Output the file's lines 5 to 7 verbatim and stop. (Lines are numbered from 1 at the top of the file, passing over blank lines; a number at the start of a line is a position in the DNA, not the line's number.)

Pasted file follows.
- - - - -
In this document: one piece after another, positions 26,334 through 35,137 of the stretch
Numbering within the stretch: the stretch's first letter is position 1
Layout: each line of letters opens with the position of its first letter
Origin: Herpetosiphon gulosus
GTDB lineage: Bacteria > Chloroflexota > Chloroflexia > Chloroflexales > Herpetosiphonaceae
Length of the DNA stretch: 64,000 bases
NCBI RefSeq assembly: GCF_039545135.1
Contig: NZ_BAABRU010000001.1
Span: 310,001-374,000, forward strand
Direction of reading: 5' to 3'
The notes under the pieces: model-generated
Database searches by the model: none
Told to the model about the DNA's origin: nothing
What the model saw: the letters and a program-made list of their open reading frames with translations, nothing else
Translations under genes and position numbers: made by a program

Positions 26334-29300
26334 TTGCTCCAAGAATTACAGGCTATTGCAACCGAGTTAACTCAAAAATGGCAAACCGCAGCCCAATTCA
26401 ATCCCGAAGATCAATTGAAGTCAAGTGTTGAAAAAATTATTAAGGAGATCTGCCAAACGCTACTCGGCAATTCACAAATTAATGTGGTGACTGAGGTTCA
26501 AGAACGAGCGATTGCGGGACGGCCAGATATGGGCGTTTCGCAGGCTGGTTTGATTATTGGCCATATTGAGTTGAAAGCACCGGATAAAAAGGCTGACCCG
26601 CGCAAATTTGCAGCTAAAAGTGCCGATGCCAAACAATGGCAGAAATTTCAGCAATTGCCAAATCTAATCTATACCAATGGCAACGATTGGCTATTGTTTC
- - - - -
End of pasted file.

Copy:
GTDB lineage: Bacteria > Chloroflexota > Chloroflexia > Chloroflexales > Herpetosiphonaceae
Length of the DNA stretch: 64,000 bases
NCBI RefSeq assembly: GCF_039545135.1